There were some policemen there with their GAZ car. They drove as high up the hill as the car enabled them to and tried to light the place of the accident with floodlights. The crew of the ambulance from Myszków waited for the rescuers to transport the casualty down. The girl was moved from the high-altitude stretcher to the ambulance one, quickly examined by the doctor and prepared for the transport. Soon the Nysa ambulance was on its way to the hospital, marking its way with emergency signals...

 

Only then one of the rescuers took a rope and climbed up to numb Szarotka to help her leave her uncomfortable position. She had no mountaineering gear with her and after such a long time in one position she had difficulties moving... Only when they were both back on the ground safely we could relax.

 

We packed the mountaineering equipment in the darkness. The mudded and stained with blood stretcher was thrown into the car to be washed back in the camp...

 

Then the dark clouds came and it became totally dark. The wind, whistling in the tree branches and in the echoing ruins of the castle, was getting stronger and stronger. The weather was changing for worse...

 

When we arrived back in the camp it was past midnight. We sat together around a great pine table and had some tea. The wind was tearing apart the flames of the bonfire lit in front of the shelter, blowing the sparkles into the darkness. Despite being deadly tired, we felt strong and powerful as never before. We managed to succeed in an extremely difficult task...

That evening was a test. It proved that the presence of mountain rescuers in Jura was well motivated. It proved that lives depended on that.

 

***

 

The next day we received stunning news from the hospital in Myszków – the girl had her bones broken in 17 places! (i.e. spine, pelvis, skull...) It seemed that it was not a living creature but a fragile figure of a porcelain princess that fell from the castle tower and broke.

However, the second part of the news was even more surprising – miraculously, the teenager had not been paralysed!

 

I have to admit we felt extremely proud then.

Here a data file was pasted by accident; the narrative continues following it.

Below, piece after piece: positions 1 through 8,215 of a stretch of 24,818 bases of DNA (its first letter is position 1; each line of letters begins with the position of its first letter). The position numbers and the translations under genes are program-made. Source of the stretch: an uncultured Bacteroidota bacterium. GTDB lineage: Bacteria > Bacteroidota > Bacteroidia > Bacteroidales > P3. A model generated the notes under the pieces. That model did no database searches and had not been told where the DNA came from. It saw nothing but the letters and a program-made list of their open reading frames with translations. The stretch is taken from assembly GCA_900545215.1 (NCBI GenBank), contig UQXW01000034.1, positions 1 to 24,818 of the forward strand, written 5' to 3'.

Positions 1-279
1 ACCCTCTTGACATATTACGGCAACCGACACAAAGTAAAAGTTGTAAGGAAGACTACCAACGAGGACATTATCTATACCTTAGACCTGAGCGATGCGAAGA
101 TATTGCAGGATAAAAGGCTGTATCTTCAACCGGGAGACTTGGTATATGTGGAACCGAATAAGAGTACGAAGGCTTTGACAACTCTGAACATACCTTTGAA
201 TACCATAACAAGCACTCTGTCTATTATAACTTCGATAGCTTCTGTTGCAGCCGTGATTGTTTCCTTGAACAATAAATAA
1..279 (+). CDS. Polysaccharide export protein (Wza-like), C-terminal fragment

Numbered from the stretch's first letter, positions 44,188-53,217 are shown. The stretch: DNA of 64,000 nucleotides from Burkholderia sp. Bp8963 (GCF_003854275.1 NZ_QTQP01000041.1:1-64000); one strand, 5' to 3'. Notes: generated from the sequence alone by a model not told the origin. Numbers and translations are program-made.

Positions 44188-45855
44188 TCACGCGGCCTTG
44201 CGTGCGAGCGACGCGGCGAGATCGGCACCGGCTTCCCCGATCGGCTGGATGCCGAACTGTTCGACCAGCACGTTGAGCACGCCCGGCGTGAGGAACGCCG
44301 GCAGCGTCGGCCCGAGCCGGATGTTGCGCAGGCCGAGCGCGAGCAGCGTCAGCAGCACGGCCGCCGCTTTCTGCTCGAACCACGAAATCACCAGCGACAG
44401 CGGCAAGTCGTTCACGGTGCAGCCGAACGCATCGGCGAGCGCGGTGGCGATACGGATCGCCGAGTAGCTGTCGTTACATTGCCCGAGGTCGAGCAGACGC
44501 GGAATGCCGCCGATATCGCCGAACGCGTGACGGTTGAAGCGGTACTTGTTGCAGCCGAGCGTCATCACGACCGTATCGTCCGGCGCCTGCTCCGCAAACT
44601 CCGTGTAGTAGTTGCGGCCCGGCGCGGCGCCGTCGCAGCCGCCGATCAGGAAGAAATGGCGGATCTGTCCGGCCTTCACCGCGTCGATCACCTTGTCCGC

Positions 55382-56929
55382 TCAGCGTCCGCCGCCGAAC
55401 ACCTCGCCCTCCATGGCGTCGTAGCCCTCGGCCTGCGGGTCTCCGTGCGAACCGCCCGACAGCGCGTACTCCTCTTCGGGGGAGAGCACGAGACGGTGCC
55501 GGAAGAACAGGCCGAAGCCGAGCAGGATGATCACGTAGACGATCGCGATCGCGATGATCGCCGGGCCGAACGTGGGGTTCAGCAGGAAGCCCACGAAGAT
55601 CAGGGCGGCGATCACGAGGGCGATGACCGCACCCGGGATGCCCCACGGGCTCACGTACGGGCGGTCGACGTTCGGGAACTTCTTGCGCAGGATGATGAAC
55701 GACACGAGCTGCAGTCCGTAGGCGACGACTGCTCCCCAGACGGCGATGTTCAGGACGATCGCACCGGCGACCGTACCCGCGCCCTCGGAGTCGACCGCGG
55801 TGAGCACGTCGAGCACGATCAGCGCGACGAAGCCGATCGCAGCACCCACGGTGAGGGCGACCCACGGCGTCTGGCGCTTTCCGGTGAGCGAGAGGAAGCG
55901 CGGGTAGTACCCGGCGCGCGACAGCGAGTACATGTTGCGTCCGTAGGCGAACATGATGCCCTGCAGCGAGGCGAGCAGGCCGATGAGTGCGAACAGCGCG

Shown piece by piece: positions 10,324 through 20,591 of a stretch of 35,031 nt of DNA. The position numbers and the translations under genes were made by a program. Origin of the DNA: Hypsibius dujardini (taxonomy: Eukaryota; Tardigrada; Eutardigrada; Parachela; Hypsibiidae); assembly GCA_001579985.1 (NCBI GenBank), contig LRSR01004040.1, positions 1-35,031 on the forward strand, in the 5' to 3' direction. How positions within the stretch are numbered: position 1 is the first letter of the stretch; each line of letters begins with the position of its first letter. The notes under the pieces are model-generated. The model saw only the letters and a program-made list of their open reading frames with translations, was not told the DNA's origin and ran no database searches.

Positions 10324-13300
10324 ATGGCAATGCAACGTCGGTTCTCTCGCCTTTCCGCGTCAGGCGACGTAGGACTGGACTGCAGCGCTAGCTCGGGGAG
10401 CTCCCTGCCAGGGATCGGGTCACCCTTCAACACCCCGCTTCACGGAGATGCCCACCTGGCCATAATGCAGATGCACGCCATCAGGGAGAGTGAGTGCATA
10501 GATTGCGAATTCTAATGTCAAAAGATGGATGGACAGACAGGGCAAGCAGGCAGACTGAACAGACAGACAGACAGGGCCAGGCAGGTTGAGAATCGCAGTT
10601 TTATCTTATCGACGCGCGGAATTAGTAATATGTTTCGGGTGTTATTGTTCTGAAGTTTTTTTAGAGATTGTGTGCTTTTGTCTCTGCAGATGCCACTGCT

***

 

Around midday the next day we received a phone call. Those were very honest scouts who reported that while carrying out an orienteering game in Bobolice  they found a first aid kit that belonged to us. They found the mudded kit on the bottom of the castle walls, just below the place where Szarotka struggled alone to save the life of a girl hanging on a branch of a tree that grew in one of the cracks of the castle walls...

 

***

 

Nearly half a year later, when the autumn was nearly over, our camp was visited by an elegant car. We went to the gate, expecting to hear about another accident. However, an elderly man and a beautiful, blond girl with long legs went out of the car. The girl was holding a bouquet of violets...

 

The man, seemingly the girl’s father, made sure he was talking to the search and rescue group and then asked us: Do you remember my daughter? We denied, not knowing what the young lady wanted from one of us. But the man continued: My daughter is the girl from Bobolice...

 

Oh yes! We looked at the girl in disbelief. By no way did she look like the unfortunate, mudded and covered in blood creature by the castle...

 

The father interrupted the silence again, now talking to the girl: Do you have something to say Zosia? Yes­ – said the girl – I want to thank you so much because it’s thanks to you that I’m alive and that I can walk! Dear rescuers, those flowers are for you...

 

*

 

Tiny Szarotka stood behind us, in the shade...

In the happy confusion no one remembered about her...

Comments:


 

 

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2014-08-08 15:11:10, Erdinc

Injured trials guy here. I wtnaed to give my thanks to the whole team that did such a great job getting me to saftey. its a fantastic profesional crew you guys have. Jarrett